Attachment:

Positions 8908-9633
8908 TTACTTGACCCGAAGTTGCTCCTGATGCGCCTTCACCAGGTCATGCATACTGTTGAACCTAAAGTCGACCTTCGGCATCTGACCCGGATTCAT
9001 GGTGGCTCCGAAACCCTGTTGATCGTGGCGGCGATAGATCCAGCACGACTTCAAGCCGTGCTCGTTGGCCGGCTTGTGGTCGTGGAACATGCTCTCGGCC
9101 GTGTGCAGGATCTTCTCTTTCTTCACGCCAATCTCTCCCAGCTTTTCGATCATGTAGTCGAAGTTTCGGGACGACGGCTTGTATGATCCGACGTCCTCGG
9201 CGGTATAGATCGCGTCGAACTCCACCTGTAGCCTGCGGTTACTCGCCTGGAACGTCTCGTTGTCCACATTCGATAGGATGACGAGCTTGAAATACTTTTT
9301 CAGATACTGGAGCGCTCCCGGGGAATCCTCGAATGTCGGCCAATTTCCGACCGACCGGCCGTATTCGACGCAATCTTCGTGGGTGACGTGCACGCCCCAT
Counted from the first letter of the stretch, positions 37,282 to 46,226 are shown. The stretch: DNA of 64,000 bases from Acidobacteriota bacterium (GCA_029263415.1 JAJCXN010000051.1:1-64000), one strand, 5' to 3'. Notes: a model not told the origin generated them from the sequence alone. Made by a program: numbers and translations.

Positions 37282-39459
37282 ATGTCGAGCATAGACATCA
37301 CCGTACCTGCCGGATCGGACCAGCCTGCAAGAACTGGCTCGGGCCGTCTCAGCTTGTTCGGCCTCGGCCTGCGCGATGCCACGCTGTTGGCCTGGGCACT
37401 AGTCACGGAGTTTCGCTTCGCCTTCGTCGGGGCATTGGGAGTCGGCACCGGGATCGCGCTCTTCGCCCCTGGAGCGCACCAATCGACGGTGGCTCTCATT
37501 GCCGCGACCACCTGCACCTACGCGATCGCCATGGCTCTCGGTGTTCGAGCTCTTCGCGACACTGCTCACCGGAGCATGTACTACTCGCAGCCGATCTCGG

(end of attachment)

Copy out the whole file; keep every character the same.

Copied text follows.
Positions 8908-9633
8908 TTACTTGACCCGAAGTTGCTCCTGATGCGCCTTCACCAGGTCATGCATACTGTTGAACCTAAAGTCGACCTTCGGCATCTGACCCGGATTCAT
9001 GGTGGCTCCGAAACCCTGTTGATCGTGGCGGCGATAGATCCAGCACGACTTCAAGCCGTGCTCGTTGGCCGGCTTGTGGTCGTGGAACATGCTCTCGGCC
9101 GTGTGCAGGATCTTCTCTTTCTTCACGCCAATCTCTCCCAGCTTTTCGATCATGTAGTCGAAGTTTCGGGACGACGGCTTGTATGATCCGACGTCCTCGG
9201 CGGTATAGATCGCGTCGAACTCCACCTGTAGCCTGCGGTTACTCGCCTGGAACGTCTCGTTGTCCACATTCGATAGGATGACGAGCTTGAAATACTTTTT
9301 CAGATACTGGAGCGCTCCCGGGGAATCCTCGAATGTCGGCCAATTTCCGACCGACCGGCCGTATTCGACGCAATCTTCGTGGGTGACGTGCACGCCCCAT
Counted from the first letter of the stretch, positions 37,282 to 46,226 are shown. The stretch: DNA of 64,000 bases from Acidobacteriota bacterium (GCA_029263415.1 JAJCXN010000051.1:1-64000), one strand, 5' to 3'. Notes: a model not told the origin generated them from the sequence alone. Made by a program: numbers and translations.

Positions 37282-39459
37282 ATGTCGAGCATAGACATCA
37301 CCGTACCTGCCGGATCGGACCAGCCTGCAAGAACTGGCTCGGGCCGTCTCAGCTTGTTCGGCCTCGGCCTGCGCGATGCCACGCTGTTGGCCTGGGCACT
37401 AGTCACGGAGTTTCGCTTCGCCTTCGTCGGGGCATTGGGAGTCGGCACCGGGATCGCGCTCTTCGCCCCTGGAGCGCACCAATCGACGGTGGCTCTCATT
37501 GCCGCGACCACCTGCACCTACGCGATCGCCATGGCTCTCGGTGTTCGAGCTCTTCGCGACACTGCTCACCGGAGCATGTACTACTCGCAGCCGATCTCGG